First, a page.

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Everybody loves Ben’s $600 billion–at least in the short term

posted on November 4, 2010 at 2:30 pm
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The reviews are in: Global financial markets love the Federal Reserve’s $600 billion program to buy U.S. Treasuries. And why not? In the short term, the logic goes, the Fed has pledged to support global asset prices with $600 billion in U.S. dollars.

So overnight in Asia after the Federal Reserve’s announcement in the afternoon (New York time) of November 3 stocks climbed. The MSCI Asia Pacific index rose 1.7% to its highest level since July 24, 2008. The Shanghai Composite Index rose 19%. In Hong Kong the Hang Seng index was up 1.6%. Japan’s Nikkei 225 index gained 2.2%.

Europe’s markets, in their turn, were just as glowing in their reviews. The Stoxx Europe 600 Index was up 1.5% as of 1 p.m. in London. That’s the highest level on the index since April 26. The FTSE 100 gained 1.9%, the CAC 40 in France was up 1.9%, and Germany’s DAX climbed 1.6%.

All this even though the Bank of England decided not to follow the Fed’s lead. That central bank said today that it would not increase its bond-buying above the 200-billion-pound already announced.

Whether global financial markets will be quite so enthused about the long-term effects of the Fed’s $600 billion buying spree is open to question. Central bankers in Asia, who have a somewhat longer-run view than the traders who drove up stock prices today, for example, were extremely critical of the Fed’s move. A $600 billion program of quantitative easing would weaken the U.S. dollar, drive up the value of currencies throughout the region, and let loose a flood of cash into developing economies and markets that will push up asset prices for everything from stocks to real estate.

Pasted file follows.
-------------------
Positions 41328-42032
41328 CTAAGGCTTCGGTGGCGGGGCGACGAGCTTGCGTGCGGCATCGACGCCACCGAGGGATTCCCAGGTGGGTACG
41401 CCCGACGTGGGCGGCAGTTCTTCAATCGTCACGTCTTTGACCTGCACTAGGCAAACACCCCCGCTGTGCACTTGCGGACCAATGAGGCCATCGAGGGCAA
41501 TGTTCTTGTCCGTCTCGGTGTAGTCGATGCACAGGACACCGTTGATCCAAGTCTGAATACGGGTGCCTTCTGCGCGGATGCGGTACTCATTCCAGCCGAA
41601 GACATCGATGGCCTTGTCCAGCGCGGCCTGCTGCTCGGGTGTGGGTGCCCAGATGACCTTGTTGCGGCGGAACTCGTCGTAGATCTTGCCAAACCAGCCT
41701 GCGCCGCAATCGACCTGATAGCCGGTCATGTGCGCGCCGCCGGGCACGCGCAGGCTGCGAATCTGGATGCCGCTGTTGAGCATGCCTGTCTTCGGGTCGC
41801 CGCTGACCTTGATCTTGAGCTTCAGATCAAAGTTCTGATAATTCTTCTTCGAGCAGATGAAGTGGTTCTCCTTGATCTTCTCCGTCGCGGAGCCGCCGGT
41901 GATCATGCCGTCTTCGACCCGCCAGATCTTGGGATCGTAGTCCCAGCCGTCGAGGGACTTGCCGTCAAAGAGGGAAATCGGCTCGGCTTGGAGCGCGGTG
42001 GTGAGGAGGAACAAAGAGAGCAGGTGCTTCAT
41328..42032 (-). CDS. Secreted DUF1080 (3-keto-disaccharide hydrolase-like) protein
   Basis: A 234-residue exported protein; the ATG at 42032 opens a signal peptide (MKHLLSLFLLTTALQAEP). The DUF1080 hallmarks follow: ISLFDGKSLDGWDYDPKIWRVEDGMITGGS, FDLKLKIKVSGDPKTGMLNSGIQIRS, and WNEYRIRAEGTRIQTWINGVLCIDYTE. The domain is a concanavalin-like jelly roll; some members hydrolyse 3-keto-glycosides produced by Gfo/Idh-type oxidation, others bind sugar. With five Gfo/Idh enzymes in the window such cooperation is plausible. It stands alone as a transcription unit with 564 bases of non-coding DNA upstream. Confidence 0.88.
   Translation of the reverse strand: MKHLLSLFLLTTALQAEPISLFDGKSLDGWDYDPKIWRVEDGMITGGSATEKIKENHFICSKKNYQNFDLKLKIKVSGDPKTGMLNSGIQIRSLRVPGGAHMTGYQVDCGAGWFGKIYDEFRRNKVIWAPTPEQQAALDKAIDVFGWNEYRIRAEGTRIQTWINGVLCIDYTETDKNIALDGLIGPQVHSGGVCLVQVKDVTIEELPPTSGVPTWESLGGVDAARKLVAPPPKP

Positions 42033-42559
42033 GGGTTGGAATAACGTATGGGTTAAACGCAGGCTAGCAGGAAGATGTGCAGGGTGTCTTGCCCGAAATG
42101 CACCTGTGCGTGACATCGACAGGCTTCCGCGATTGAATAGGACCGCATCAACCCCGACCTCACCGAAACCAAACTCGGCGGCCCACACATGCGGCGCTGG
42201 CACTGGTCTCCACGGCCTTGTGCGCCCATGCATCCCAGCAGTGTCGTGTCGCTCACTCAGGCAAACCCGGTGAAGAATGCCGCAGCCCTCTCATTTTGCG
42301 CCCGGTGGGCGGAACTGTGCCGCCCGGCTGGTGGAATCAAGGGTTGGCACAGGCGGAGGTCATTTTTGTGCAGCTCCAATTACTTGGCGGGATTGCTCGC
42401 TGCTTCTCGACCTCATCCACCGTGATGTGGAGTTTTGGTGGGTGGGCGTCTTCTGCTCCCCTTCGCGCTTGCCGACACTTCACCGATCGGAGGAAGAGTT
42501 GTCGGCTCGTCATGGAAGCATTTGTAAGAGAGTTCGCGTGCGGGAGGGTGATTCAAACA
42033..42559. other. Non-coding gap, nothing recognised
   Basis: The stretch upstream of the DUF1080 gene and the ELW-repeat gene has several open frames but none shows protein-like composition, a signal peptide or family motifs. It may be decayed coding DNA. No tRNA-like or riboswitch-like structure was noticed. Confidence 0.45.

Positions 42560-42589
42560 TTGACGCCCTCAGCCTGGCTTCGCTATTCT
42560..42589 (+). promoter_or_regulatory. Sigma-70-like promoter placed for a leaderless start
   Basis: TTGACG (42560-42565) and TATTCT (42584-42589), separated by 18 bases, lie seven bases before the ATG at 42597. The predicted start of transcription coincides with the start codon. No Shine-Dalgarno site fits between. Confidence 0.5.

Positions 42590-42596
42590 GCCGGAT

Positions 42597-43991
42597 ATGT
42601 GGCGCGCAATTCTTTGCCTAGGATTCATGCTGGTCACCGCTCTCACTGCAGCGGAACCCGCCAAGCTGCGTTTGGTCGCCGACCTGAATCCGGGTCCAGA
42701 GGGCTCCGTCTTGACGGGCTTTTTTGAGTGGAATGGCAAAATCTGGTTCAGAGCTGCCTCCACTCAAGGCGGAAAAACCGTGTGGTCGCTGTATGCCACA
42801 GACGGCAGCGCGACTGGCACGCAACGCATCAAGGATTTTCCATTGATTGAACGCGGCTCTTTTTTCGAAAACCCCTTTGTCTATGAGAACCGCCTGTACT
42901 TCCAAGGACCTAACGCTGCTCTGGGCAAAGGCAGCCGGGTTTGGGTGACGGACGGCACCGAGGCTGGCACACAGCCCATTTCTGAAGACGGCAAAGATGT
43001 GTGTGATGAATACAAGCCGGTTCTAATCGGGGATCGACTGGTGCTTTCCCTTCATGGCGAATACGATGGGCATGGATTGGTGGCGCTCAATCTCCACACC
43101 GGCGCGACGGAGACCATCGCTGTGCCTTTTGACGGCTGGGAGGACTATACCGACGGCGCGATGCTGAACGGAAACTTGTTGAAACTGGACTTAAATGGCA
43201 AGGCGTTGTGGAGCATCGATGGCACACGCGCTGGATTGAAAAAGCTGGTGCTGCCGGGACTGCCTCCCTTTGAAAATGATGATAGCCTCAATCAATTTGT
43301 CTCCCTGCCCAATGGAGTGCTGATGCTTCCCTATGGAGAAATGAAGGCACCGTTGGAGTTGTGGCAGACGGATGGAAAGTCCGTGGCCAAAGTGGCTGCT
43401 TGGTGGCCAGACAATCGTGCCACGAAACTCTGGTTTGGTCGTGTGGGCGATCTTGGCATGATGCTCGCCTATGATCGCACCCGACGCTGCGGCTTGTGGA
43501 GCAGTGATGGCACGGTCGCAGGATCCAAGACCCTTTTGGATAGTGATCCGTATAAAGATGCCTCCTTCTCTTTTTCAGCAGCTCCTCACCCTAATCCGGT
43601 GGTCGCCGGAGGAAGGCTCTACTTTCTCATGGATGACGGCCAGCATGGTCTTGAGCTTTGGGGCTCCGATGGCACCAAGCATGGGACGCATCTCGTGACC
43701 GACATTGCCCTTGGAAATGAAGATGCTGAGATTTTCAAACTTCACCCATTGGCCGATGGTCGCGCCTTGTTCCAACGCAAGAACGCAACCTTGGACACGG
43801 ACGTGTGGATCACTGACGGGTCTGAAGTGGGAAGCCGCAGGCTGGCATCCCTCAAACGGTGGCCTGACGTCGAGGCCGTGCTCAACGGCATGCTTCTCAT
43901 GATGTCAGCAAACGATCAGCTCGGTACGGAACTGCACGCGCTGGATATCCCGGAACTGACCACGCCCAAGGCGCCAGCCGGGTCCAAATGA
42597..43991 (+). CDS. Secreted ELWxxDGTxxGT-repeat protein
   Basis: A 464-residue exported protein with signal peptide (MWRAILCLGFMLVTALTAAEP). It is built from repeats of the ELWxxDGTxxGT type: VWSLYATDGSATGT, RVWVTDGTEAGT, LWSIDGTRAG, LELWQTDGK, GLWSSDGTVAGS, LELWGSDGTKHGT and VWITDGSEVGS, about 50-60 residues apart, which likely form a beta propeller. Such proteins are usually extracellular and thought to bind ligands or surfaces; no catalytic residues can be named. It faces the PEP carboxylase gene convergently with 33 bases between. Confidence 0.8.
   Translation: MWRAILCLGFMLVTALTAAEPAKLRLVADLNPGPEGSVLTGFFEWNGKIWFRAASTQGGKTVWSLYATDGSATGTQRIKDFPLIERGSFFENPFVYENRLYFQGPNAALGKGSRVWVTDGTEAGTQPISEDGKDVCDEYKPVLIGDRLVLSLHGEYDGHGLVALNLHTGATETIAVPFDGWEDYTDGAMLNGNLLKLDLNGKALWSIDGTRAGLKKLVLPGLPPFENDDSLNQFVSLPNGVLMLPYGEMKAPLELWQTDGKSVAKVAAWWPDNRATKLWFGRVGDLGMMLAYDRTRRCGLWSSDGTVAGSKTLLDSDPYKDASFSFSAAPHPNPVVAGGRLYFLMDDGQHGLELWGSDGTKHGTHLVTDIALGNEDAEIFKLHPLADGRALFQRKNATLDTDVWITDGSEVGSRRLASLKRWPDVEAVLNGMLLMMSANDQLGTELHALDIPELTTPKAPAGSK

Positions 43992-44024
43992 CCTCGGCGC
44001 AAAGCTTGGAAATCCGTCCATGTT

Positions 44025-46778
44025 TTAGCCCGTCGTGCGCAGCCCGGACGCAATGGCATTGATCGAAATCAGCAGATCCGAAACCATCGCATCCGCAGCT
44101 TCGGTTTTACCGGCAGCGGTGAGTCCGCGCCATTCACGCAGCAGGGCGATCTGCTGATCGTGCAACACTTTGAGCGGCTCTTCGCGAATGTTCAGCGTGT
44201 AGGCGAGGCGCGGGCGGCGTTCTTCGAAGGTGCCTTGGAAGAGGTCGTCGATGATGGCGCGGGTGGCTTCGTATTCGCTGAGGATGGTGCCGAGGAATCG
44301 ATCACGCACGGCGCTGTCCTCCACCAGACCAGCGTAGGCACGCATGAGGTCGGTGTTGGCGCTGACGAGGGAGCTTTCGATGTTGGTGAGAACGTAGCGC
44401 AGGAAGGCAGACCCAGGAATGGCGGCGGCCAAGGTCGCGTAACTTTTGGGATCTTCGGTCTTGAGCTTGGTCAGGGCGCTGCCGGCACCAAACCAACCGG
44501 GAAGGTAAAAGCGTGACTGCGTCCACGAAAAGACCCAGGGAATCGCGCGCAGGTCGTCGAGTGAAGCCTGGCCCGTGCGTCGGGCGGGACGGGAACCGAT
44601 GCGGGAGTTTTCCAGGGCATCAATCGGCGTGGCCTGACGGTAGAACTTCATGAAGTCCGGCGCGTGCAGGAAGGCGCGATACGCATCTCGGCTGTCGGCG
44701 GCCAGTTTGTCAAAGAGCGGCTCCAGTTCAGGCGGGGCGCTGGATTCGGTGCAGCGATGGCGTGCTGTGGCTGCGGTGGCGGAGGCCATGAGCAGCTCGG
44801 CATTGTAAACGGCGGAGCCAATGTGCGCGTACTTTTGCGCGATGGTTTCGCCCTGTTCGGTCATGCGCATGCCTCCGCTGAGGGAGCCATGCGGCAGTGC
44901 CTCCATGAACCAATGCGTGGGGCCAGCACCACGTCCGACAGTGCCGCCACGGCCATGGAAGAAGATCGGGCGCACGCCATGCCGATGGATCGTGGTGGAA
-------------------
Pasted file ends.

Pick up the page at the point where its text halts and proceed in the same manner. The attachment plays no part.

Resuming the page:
An advisor to the People’s Bank called quantitative easing “uncontrolled “ printing of money. Japan’s prime minister accused the U.S. of pursuing a weak-dollar trade policy. In Hong Kong monetary officials warned that real estate prices could surge.

I’d expect another round of such tightening measures as interest rate increases and additional controls on capital flows during the next few weeks in reaction to the Fed’s move.

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  • bag on 4 November 2010

    If the Fed is buying more bonds, won’t that increase the price and thus lower the yields? I am confused as to why interest rates are going to increase due to the Feds actions.

  • wsm on 4 November 2010

    @ bag:

    The ‘tightening measures’ that Mr. Jubak is alleging relate to the anticipated response of FOREIGN central banks, not the Fed.

  • nocnurzfred on 4 November 2010

    Screw this buying of Fed bonds & Bank Bailouts. Send all of last years taxpayers a 10% non taxable refund. No new govt employees, as IRS has all the info. Place a $10K cap on all refund checks. If you paid $15000, you get $1500. If you paid $200,000, you get the $10K cap. If you paid zero, you get zero. Taxpayers know how to make stimulus money work!

  • 6waysfrom on 5 November 2010

    Please note that the Hong Kong dollar is pegged to the US dollar which now makes it the cheapest regional Asian currency.

    In spite of a possible rise in property taxes, I think this is better than gold – .

  • yx on 5 November 2010

    Key word: ” short term”. Who knows how long the QE2 effect will last.

    Off topic.
    One more reason why I got out all US banks.

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